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The Rationality of the American Voter

Can charisma alone be enough to win an election when faced with a public that is generally ignorant of the political process and the important issues at stake By improving the education of the voter, we can elevate the level of leadership in politics. In the absence of information, a candidate’s charm, likeability, and charisma all contribute to an image that the voter seizes upon to make their electoral decision.
A candidate’s ability to project an image of almost super-human proportions resonates well with a public that is caught in times of crisis. Wars, a bad economy, depreciating social structures, and cultural turmoil all play into the hand of the charismatic leader as voters look for relief from their hardships and despair (Bass &amp. Riggio, 2006, p.64). During these periods of political upheaval, voters are less interested in the issues and more interested in salvation from the looming dire situation. Candidates will take this opportunity to exploit the current situation or negatively characterize the opponent’s alternatives. The 1992 election saw a charismatic Bill Clinton defeat the incumbent George Bush. Bush was characterized as a ‘wimp’ and Clinton was able to capitalize on his charming appeal with the slogan ‘it’s the economy stupid’. Had there been a booming economy, the American voter would have been more reluctant to change and would have been more likely to stay with the stability of the sitting president (Alvarez &amp. Nagler, 1998, p.1362). In addition, Clinton was able to portray the economy in bleaker terms than the voter understood. The slight economic downturn of 1992 was enough to create an opportunity for a charismatic candidate. The education of the voter, as portrayed by the candidate, was less important than the situation that they were caught up in.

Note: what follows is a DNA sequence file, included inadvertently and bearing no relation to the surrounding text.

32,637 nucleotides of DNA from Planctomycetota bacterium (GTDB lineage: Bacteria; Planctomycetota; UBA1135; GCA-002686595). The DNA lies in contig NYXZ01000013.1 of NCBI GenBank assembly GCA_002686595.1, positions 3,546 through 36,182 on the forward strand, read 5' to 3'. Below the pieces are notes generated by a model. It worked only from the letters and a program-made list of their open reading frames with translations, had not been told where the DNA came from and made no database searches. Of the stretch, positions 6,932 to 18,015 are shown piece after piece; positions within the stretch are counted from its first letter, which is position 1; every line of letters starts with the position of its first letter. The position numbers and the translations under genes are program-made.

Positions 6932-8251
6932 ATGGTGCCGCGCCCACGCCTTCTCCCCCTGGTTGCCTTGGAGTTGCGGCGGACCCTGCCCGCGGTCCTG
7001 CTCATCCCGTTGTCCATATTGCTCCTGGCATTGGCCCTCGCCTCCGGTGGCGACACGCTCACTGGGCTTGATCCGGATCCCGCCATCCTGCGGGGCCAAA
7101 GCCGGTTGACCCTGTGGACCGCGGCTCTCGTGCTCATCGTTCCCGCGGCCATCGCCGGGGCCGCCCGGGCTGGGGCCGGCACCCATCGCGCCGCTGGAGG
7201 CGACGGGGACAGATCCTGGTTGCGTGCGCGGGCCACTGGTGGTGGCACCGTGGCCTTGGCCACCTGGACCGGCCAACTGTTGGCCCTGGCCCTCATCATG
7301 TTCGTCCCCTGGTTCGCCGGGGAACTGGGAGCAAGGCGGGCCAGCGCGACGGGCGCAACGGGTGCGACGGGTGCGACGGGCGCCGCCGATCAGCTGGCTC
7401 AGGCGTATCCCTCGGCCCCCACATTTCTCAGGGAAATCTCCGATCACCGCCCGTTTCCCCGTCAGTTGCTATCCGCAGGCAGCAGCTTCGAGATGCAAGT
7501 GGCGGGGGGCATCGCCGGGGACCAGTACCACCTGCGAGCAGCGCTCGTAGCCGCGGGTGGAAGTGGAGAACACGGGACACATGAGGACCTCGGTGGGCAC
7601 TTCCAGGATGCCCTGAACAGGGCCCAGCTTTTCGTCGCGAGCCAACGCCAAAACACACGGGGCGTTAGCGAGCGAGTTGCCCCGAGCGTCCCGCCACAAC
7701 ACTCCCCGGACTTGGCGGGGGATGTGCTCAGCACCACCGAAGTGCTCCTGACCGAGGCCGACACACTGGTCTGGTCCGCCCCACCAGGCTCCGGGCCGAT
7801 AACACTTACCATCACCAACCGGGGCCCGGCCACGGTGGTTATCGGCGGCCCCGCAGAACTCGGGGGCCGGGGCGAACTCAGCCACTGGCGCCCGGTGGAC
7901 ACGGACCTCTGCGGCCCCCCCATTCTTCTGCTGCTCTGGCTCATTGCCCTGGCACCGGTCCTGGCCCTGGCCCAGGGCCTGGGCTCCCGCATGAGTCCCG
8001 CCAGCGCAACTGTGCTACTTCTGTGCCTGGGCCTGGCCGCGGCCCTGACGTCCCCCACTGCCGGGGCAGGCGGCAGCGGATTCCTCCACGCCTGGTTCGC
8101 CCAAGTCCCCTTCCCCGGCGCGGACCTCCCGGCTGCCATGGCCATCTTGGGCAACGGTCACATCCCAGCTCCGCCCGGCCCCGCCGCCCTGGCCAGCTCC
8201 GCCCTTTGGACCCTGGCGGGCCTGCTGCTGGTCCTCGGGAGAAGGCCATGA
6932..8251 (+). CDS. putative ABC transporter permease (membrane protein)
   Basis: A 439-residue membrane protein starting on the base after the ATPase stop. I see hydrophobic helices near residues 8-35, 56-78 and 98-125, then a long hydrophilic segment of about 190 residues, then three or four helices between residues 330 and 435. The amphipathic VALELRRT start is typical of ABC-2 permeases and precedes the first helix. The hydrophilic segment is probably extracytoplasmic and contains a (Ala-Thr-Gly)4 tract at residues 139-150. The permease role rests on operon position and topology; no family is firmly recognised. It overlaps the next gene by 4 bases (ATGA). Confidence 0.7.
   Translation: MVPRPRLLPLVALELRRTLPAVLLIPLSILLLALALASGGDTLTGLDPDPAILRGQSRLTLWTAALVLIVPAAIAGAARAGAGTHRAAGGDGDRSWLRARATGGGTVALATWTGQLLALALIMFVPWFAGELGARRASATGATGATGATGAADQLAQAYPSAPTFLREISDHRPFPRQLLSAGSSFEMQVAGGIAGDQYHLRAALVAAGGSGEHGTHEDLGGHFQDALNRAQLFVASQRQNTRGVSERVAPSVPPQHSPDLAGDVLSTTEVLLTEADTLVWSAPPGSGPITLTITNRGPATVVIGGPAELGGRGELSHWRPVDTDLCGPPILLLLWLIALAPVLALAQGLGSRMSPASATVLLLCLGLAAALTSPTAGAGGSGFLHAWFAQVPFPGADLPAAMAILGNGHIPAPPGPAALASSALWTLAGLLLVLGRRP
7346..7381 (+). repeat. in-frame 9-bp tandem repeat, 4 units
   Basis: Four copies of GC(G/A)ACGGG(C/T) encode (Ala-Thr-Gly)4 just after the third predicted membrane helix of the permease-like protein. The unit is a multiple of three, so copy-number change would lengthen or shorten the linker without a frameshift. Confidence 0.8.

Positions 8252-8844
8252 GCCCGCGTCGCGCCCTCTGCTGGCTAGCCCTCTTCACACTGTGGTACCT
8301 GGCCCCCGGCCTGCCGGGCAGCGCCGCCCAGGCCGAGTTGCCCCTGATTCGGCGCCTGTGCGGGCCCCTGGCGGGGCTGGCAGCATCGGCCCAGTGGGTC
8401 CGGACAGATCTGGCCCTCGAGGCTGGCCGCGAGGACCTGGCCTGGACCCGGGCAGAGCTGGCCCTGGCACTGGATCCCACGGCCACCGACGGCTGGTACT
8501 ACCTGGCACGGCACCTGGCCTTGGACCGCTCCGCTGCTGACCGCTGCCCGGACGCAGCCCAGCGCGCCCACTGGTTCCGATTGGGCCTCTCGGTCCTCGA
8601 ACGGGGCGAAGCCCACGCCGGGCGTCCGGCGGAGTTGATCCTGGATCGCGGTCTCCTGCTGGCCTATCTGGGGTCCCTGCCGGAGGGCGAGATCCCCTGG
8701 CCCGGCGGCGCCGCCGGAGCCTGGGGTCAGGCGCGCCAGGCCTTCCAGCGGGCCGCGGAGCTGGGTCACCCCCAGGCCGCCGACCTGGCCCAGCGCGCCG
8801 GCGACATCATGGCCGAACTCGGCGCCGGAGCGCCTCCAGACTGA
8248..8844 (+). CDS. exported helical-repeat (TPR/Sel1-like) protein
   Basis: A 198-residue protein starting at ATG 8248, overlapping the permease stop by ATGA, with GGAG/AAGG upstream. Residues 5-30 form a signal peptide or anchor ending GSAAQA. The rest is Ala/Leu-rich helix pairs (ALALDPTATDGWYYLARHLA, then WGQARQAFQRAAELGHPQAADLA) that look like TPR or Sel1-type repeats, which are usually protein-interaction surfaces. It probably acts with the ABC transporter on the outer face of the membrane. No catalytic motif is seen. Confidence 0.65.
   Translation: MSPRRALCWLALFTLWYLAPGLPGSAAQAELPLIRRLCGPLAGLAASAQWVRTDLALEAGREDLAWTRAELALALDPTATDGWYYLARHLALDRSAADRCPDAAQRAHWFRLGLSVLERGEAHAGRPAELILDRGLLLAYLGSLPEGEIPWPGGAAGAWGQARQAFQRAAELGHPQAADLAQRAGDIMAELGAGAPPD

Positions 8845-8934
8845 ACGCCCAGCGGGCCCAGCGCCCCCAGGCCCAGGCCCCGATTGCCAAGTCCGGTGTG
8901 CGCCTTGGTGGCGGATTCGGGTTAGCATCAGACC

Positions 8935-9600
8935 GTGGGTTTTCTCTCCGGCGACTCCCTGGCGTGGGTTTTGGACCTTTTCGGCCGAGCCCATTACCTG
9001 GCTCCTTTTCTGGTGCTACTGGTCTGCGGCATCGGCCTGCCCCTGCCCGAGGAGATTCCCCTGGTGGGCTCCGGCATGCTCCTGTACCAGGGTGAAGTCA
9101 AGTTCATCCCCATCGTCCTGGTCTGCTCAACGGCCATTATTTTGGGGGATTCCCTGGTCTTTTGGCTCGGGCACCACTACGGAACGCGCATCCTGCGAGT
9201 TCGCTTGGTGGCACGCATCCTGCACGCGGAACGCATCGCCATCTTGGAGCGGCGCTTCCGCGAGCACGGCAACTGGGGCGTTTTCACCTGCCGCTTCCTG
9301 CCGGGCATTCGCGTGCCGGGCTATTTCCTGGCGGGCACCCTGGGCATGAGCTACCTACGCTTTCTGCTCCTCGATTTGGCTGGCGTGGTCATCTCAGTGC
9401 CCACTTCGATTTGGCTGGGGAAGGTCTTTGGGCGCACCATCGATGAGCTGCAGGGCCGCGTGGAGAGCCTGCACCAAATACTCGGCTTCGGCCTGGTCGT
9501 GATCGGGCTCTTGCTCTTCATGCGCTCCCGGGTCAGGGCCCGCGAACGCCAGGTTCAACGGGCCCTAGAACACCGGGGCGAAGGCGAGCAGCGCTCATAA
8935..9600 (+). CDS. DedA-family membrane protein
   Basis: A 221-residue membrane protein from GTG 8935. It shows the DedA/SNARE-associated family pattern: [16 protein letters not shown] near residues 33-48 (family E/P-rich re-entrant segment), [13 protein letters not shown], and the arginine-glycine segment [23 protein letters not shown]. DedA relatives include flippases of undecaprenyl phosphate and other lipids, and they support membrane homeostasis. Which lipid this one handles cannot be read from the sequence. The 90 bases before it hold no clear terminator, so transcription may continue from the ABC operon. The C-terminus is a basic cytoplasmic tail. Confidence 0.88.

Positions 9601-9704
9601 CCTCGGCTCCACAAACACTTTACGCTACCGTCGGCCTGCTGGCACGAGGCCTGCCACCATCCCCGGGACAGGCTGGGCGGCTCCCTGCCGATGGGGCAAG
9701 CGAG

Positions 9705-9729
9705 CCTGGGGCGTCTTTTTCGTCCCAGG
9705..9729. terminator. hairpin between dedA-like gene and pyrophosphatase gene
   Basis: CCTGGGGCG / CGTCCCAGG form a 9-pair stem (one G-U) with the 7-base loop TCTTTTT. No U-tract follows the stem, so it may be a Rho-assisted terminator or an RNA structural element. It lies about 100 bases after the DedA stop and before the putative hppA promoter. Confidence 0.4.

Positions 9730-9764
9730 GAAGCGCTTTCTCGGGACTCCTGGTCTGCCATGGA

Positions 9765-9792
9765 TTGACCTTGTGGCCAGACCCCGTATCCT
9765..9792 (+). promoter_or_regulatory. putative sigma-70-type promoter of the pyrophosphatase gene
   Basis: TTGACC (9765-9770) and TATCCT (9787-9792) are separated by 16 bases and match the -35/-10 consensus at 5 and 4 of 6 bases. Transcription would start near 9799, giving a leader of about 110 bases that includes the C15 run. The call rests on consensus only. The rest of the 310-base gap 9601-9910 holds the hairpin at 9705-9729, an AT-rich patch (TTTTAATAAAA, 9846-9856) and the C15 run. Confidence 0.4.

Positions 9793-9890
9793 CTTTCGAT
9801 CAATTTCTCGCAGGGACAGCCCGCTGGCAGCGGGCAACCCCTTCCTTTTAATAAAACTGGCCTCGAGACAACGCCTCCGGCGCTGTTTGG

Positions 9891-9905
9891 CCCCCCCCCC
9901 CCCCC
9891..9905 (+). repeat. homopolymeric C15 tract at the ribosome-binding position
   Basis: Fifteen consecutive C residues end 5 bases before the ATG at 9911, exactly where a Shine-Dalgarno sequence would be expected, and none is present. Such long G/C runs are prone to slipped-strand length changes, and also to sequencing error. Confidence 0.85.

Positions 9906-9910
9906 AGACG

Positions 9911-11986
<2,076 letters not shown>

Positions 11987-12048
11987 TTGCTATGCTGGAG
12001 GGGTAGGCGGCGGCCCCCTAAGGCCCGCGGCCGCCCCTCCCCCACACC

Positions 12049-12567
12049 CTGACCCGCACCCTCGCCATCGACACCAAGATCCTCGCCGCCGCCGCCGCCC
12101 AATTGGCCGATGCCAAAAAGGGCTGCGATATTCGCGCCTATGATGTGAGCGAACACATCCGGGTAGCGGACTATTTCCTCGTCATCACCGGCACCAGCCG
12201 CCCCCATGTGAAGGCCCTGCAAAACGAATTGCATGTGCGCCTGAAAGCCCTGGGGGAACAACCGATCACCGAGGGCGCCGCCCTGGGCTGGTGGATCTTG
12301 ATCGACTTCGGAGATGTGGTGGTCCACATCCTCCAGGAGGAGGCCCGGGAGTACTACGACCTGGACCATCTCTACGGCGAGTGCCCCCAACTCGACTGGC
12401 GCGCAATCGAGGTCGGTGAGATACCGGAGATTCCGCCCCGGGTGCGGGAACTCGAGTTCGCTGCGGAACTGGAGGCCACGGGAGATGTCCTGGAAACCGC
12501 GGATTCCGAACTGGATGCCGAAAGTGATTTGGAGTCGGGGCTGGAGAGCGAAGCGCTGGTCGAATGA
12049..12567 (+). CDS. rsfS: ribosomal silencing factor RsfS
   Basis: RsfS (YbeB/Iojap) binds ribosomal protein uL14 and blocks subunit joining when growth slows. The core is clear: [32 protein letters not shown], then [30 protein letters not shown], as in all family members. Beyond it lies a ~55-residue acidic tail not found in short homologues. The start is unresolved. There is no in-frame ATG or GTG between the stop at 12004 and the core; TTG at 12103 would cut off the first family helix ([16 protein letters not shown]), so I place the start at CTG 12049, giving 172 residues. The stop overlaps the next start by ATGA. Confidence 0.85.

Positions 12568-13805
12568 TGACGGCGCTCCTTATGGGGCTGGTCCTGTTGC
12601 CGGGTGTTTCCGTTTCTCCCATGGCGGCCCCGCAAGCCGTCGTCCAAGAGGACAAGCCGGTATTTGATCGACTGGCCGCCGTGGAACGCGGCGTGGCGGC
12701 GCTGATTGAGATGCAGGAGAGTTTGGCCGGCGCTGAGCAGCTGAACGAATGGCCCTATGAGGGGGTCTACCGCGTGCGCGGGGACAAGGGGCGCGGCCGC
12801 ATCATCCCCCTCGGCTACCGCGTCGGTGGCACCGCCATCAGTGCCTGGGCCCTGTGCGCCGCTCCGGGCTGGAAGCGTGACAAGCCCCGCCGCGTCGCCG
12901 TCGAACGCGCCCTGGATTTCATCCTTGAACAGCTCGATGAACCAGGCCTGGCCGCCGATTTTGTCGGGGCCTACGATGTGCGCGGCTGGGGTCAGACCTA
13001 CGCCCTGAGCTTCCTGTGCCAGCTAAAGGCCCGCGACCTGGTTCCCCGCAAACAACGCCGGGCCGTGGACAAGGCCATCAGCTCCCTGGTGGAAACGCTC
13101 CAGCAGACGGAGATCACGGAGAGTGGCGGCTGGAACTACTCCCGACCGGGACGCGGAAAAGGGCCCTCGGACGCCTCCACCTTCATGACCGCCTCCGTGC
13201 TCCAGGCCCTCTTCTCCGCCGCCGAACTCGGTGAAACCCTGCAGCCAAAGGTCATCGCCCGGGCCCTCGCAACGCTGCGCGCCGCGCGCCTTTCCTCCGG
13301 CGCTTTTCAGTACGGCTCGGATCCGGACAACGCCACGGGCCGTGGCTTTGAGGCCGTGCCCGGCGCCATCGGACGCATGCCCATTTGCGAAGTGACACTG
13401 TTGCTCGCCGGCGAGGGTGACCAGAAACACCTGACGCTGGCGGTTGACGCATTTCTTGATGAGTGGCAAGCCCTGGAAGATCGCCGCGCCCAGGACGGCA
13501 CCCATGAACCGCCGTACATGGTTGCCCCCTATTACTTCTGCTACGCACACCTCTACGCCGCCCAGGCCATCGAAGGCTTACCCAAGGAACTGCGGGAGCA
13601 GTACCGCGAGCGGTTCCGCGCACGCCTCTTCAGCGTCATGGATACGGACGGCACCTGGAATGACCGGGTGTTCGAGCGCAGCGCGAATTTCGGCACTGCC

When voters are ignorant on the issues, under-informed, and generally politically naive about the electoral process, charisma can be an overriding factor. Media outlets that have a political agenda that they promote often influence voters, but offer limited information. Talk shows, pundits, radio talk show hosts, and pop culture all contribute to an air of confusion and irrationality for the average citizen. It is more likely the case that a voter loyal to a party will may make a decision based on who informed them rather than if they were informed. Therefore, the effect of charisma on the voter will be most heavily felt among the independents that will ultimately decide the election. According to Silva and Costa (2006), "rational ignorance is not to explain the behavior of the entire population of voters, but rather only that of swing voters" (p.39). Widely known figures will emphasize their accomplishments and record, but a relatively unknown challenger may have to rely on image and charisma (Miller, 1990, p.530). Silva and Costa conclude that, "factors like the candidate’s image and charisma may dominate a rigorous evaluation of his performance" (p.40). Often, uneducated voters cannot delineate between the truth and the fiction in political campaign ads. In today’s climate of ideologues, characterizations, and partisanship, charisma can be a deciding factor in a close election.
To rely on charisma alone to carry a candidate to victory is dependent upon a voting public, particularly the independent middle, which is

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